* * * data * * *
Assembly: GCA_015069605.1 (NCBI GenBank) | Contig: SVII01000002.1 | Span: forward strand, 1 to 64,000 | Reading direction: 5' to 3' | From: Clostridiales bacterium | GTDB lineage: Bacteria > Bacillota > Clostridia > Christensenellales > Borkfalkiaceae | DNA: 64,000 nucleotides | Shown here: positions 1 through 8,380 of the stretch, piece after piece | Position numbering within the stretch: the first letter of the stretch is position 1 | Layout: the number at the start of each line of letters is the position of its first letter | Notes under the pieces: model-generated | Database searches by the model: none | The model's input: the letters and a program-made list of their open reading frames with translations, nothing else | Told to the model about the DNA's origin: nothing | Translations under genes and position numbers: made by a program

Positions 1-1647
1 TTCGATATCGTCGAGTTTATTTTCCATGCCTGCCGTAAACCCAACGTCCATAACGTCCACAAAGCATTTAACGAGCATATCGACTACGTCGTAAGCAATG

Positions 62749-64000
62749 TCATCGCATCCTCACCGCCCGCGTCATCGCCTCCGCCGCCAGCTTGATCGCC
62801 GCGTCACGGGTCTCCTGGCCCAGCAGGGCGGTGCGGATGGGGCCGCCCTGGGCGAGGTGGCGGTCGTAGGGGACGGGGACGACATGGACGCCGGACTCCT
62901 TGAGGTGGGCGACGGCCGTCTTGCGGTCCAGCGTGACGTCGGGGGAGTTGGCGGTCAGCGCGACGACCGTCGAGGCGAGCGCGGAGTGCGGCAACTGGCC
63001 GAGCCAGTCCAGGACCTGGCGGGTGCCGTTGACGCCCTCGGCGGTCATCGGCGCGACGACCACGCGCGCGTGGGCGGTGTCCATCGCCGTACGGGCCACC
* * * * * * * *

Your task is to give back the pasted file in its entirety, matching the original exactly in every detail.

Assembly: GCA_015069605.1 (NCBI GenBank) | Contig: SVII01000002.1 | Span: forward strand, 1 to 64,000 | Reading direction: 5' to 3' | From: Clostridiales bacterium | GTDB lineage: Bacteria > Bacillota > Clostridia > Christensenellales > Borkfalkiaceae | DNA: 64,000 nucleotides | Shown here: positions 1 through 8,380 of the stretch, piece after piece | Position numbering within the stretch: the first letter of the stretch is position 1 | Layout: the number at the start of each line of letters is the position of its first letter | Notes under the pieces: model-generated | Database searches by the model: none | The model's input: the letters and a program-made list of their open reading frames with translations, nothing else | Told to the model about the DNA's origin: nothing | Translations under genes and position numbers: made by a program

Positions 1-1647
1 TTCGATATCGTCGAGTTTATTTTCCATGCCTGCCGTAAACCCAACGTCCATAACGTCCACAAAGCATTTAACGAGCATATCGACTACGTCGTAAGCAATG

Positions 62749-64000
62749 TCATCGCATCCTCACCGCCCGCGTCATCGCCTCCGCCGCCAGCTTGATCGCC
62801 GCGTCACGGGTCTCCTGGCCCAGCAGGGCGGTGCGGATGGGGCCGCCCTGGGCGAGGTGGCGGTCGTAGGGGACGGGGACGACATGGACGCCGGACTCCT
62901 TGAGGTGGGCGACGGCCGTCTTGCGGTCCAGCGTGACGTCGGGGGAGTTGGCGGTCAGCGCGACGACCGTCGAGGCGAGCGCGGAGTGCGGCAACTGGCC
63001 GAGCCAGTCCAGGACCTGGCGGGTGCCGTTGACGCCCTCGGCGGTCATCGGCGCGACGACCACGCGCGCGTGGGCGGTGTCCATCGCCGTACGGGCCACC